Overlooking the Salmon Falls River in South Berwick, Hamilton House was built around 1785. Photos courtesy of Historic New England

Of the six Maine properties run by regional preservation organization Historic New England, two are in South Berwick. Sarah Orne Jewett House Museum and Visitor Center anchors downtown, while Hamilton House overlooks a widening stretch of the Salmon Falls River on the outskirts.

Built around 1785, Hamilton House’s setting, above the shoreline where Jonathan Hamilton (1742-1802) engaged in trade and shipbuilding, adds to the grandeur of the four-on-four Georgian-style dwelling. Gabled attic dormers and four tall chimneys seem to lift the steeply pitched hip-roof higher yet. Classical door frames center three of the facades. Tall windows herald the high-ceilinged rooms and wide center hall within.

Guided tours begin in the garden cottage and proceed under a trellis, through a sunken garden and over millstones before making their way inside the mansion. A path on the 35-acre grounds links with the trail network at neighboring Vaughan Woods Memorial State Park, once part of this estate.

Hamilton House’s elaborate garden, like its furnishings, are a testament to its last residents, Emily Tyson and stepdaughter Elise (later Vaughan). They purchased the property in 1898 as a summer retreat and updated it in the whimsical Colonial Revival style – then all the rage. After finding a wallpaper scrap, the pair had the center hall’s original pillar-and-arch wallpaper reproduced. Straw mat floor coverings are also Tyson-era recreations from Hamilton’s day.

The last residents had murals painted over the wallpaper in the dining room, seen here, and the parlor.

The women had murals painted over wallpaper in the dining room and parlor. For the latter, the artist worked blue-green foliage from the paper into trees and plants in an idyllic canal scene. Lining the imaginary waterway are prominent buildings from the Piscataqua River region, including the Hamilton and Jewett homes and mansions in Portsmouth, New Hampshire. On the longer exterior wall, arches adorned on their underside with the maze-like meander pattern offset windows flanking the fireplace.

Directly above the parlor, the master bedchamber features the same alcove design. Bedrooms showcase the Tysons’ collection of early American colored glassware: green in the master, blue and white in the guest room. There’s a 1793 blanket chest from Spain in the upstairs hall, but the decorative elements mostly recall America: hooked rugs, Currier and Ives prints, a tiger maple chest of drawers.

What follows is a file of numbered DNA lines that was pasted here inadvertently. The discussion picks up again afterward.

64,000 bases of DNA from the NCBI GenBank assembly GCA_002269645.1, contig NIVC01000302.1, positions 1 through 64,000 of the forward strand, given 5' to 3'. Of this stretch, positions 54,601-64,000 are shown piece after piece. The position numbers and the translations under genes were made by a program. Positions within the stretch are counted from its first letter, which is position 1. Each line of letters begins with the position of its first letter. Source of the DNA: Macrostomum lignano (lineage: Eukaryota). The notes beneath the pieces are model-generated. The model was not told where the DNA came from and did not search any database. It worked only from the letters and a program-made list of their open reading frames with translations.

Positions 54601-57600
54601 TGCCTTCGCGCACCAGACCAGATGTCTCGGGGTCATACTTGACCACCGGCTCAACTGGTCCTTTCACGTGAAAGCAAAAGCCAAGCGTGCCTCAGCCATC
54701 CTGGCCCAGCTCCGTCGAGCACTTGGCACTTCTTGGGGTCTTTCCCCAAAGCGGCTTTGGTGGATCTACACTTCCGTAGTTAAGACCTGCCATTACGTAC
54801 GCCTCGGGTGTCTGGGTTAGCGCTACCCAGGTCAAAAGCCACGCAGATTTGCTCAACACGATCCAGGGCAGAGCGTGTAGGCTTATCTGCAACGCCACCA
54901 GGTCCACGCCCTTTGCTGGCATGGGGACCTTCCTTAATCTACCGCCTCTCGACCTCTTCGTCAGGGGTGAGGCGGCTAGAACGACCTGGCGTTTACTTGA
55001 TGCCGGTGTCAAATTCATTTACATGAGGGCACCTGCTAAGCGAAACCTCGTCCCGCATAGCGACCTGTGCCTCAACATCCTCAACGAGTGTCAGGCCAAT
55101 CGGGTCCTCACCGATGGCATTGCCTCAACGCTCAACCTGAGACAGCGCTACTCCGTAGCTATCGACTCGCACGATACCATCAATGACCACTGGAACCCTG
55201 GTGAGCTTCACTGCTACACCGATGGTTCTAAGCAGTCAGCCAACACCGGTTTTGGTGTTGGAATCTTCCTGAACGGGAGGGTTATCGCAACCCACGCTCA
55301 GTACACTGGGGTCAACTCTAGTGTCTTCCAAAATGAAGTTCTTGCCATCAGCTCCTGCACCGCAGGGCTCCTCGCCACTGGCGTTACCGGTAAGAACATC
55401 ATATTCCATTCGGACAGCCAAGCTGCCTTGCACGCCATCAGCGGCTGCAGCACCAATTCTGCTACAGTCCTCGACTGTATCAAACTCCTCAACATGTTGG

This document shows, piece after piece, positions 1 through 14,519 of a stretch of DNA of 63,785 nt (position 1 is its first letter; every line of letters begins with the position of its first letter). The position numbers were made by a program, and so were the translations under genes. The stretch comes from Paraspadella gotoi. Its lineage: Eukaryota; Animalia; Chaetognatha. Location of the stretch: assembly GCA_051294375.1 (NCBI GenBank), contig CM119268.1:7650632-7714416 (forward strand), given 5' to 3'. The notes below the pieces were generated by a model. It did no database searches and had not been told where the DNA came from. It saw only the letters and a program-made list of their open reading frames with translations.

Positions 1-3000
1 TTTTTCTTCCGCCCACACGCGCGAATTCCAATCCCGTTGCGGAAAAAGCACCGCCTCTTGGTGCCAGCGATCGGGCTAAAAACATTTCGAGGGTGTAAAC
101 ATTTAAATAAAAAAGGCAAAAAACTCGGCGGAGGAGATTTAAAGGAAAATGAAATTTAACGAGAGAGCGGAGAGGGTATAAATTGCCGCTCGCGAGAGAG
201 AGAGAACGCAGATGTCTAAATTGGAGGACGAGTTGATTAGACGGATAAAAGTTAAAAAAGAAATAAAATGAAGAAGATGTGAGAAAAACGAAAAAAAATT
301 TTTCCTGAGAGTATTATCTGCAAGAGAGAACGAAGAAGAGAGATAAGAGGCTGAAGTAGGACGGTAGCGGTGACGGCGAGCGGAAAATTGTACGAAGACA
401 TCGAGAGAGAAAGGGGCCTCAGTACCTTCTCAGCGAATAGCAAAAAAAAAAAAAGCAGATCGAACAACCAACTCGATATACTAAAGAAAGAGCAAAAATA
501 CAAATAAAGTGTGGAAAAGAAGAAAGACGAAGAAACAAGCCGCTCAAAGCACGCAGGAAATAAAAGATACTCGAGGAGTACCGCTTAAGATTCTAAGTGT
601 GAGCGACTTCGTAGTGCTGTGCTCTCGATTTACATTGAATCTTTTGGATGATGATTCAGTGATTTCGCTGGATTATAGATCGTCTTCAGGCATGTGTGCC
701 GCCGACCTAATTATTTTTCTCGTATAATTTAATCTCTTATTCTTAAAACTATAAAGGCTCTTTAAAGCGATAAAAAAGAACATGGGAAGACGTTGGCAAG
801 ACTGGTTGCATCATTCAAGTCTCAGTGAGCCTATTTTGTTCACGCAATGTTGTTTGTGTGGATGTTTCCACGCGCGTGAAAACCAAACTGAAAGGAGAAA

The Tysons were friends of Sarah Orne Jewett (1849-1909), a prolific and critically acclaimed author whose short stories and novels, including “The Country of the Pointed Firs,” were set in Maine. Both the Hamilton and Jewett homes appear in her work, which was popular in its day. Angled at the wide intersection of Main and Portland streets in the town center, the 1774 Jewett residence is also an outstanding example of the region’s Georgian architecture, albeit on a less grand scale. Both dwellings have arched windows centering elegant staircase landings.

The desk in the second-floor hall where Sarah Orne Jewett wrote when she lived in this South Berwick home.

Jewett was born in the home now named for her, but her paternal grandparents resided there while she was growing up in her parents’ Greek Revival (1854) next door. Now the Visitor Center, it has a small gift shop and shows exhibits by local artists. Sarah and her sister Mary, neither of whom married, moved into the older (and larger) family home in 1887.

Furnishings and decor thus reflect the sisters’ latter decades. Sarah’s desk is at the front end of the second-floor hall, overlooking downtown, as it was when she lived and wrote here. Her ell bedroom looks essentially as it did upon her death. In step with the Arts and Crafts movement, the sisters chose a vibrant tulip pattern for the center hall (the current paper is a reproduction) and painted the library a matching Pompeian red. But several rooms still have 1850s wallpaper. Mary’s bedroom, the home’s most ornate, has striking floral-patterned 1770s flocked wallpaper.

Mary Ruoff is a freelance writer in Belfast and a contributor to Fodor’s New England travel guide. 

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